And so it went as I looked down the list. Everything that was damaged was way over valued by insurance. This means one thing: upgrades. And so I started looking at bumpers. After doing some research I decided to go with Move Bumpers. I liked their customization options and they were way more affordable than most others. The only catch is you have to weld it yourself. Fortunately I have a few friends who are professional welders.
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I also included some Nilight reverse lights which I need to finish wiring up.
 
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Kpack

Adventurer
Pull your gauge cluster, take off the panel, and then use wet sanding paper on the back of it to remove the green film over the parts you want white. I used black spray paint to paint out a couple things I didn't want showing through at night (I don't need to see KPH). While you are in there, take off the green plastic film from the odometer. It's just a thin piece of plastic. That will leave the odometer white like the rest of the cluster. Page 1 and 2 of my build thread have a couple of pics showing it.

For the LEDs I went with these (https://www.amazon.com/gp/product/B076V1TQ96/ref=ppx_yo_dt_b_detailpage_o08_s01?ie=UTF8&psc=1) and they have a nice warm white to them. Not pure white, more yellow, but very bright. No blue whatsoever. I used them on all map lights, door lights, etc. I used the 6000K white/blue LEDs for behind the A/C cluster to get those to show more white like the speedometer.
 

longtrail

New member
looked at the pricing for how they came to the total and realized the whole thing was a racket. For example: a got $120 for a single taillight.
Just an fyi, I imagine the insurance company was giving you the replacement cost for an OEM Toyota tailight, as they should. If you are getting two tail lights for $100, they are aftermarket and definitely not oem.

Good looking truck.
 

DeMontbrun

New member
Just an fyi, I imagine the insurance company was giving you the replacement cost for an OEM Toyota tailight, as they should. If you are getting two tail lights for $100, they are aftermarket and definitely not oem.
I know they're definitely not OEM but they're DOT approved. But I also didn't want OEM. If I could find better looking aftermarket ones I would have put those on there even before that. :p Even if I were to go OEM I would have just picked one up from a yard for $20 and called it a day, haha.
 

DeMontbrun

New member
Pull your gauge cluster, take off the panel, and then use wet sanding paper on the back of it to remove the green film over the parts you want white. I used black spray paint to paint out a couple things I didn't want showing through at night (I don't need to see KPH). While you are in there, take off the green plastic film from the odometer. It's just a thin piece of plastic. That will leave the odometer white like the rest of the cluster. Page 1 and 2 of my build thread have a couple of pics showing it.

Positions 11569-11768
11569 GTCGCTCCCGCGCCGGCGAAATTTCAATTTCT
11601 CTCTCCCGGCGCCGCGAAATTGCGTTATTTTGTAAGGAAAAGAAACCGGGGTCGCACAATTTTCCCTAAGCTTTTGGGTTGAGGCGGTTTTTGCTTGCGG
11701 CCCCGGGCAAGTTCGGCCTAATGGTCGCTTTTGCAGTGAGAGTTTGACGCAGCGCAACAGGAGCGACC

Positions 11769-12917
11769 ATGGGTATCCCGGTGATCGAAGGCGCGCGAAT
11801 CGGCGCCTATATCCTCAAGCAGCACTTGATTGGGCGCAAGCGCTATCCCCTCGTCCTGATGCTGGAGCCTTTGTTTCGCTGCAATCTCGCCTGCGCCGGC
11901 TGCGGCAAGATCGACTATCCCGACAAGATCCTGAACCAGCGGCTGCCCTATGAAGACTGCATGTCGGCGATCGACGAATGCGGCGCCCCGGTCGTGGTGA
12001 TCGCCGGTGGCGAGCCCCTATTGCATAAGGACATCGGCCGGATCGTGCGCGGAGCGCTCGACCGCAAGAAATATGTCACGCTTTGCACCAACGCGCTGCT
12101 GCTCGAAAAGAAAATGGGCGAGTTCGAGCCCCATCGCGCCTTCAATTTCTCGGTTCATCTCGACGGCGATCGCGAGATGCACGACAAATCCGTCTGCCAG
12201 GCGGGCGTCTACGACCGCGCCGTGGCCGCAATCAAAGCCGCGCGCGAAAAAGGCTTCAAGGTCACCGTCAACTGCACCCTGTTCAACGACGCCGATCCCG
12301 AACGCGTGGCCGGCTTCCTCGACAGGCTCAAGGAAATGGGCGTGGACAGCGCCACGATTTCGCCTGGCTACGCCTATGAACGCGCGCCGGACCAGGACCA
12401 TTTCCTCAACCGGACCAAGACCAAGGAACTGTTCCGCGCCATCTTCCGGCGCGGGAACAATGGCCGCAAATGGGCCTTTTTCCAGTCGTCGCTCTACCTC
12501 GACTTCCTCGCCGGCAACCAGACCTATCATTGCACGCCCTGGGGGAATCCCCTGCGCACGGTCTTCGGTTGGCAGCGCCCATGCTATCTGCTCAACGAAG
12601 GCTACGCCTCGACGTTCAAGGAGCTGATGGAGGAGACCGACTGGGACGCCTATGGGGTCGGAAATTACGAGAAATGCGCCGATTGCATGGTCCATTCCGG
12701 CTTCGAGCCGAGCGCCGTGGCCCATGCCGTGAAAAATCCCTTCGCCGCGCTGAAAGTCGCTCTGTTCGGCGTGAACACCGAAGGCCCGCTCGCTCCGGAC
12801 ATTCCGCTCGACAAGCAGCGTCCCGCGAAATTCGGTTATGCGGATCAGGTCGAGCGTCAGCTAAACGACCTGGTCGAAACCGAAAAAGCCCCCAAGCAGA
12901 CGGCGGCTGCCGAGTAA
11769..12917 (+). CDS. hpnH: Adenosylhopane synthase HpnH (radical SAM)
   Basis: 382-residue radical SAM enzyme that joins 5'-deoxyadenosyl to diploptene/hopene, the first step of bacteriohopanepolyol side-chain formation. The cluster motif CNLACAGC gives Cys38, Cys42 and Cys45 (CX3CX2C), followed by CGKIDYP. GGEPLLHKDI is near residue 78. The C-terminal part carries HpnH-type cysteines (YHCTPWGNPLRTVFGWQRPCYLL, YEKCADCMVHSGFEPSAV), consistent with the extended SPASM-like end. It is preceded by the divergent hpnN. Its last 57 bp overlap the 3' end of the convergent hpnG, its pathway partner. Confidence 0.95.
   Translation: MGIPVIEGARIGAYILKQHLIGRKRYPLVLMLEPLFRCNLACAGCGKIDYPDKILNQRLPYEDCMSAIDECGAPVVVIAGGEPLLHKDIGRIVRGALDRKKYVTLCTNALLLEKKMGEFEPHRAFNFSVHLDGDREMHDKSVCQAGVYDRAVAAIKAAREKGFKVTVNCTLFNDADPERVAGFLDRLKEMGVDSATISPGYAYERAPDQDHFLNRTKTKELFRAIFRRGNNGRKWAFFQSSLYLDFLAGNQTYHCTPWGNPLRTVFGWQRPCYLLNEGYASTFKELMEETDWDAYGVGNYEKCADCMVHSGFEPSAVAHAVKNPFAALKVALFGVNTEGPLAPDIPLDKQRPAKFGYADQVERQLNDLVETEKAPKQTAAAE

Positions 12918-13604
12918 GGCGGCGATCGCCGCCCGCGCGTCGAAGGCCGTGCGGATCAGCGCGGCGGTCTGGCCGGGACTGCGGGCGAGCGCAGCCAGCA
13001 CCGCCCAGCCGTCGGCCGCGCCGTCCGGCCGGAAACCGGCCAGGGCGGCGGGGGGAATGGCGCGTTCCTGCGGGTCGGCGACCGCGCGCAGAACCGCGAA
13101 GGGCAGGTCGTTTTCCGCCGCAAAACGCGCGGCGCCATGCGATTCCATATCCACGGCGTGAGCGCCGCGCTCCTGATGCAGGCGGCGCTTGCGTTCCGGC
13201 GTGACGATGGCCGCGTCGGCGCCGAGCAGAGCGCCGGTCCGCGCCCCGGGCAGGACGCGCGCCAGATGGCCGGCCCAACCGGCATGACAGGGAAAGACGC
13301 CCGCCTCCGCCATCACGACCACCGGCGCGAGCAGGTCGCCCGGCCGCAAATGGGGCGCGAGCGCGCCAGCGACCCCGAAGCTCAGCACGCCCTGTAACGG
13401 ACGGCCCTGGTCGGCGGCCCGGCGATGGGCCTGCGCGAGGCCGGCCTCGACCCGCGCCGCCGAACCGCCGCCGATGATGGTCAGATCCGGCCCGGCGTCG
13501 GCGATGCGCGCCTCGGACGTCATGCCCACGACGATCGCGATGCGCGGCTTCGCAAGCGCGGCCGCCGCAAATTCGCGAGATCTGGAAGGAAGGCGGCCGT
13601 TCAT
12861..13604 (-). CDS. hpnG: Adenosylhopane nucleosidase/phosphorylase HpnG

I did the sanding but there's still a hint of green. It looks like it could use a little more sanding. I may pull it again to do some clean up and take care of the odometer while I'm in there.
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DeMontbrun

New member
I needed a to spend a few more dollars on an Amazon shipment to push me into free next day shipping so I pulled the trigger on VLEDS bulbs for the overhead lights. I wanted to replace the 6000K LEDs that I had put in because they were too blue. This time I went with the 5000K to try to get a more true white. Here's the side-by-side of the 5000K vs 6000K:
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I think I went too far to the other end. I think I may be too particular on my temperatures, but it drives me nuts if they're not just right. So I ordered the 5500K from VLEDS...and here's the side by side of all three options:
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The 5500K is definitely the winner. I've ordered bulbs from VLEDS for the back two map lights and the dome light and then everything will be a consistent.
 
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tennesseewj

Observer
Before reading the text I thought the left bulb was incandescent compared to that 6000k

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DeMontbrun

New member
I've made a couple more additions to the back end a couple months ago but haven't posted them yet. The first was tail light guards from Body Armor 4x4 which were a birthday gift.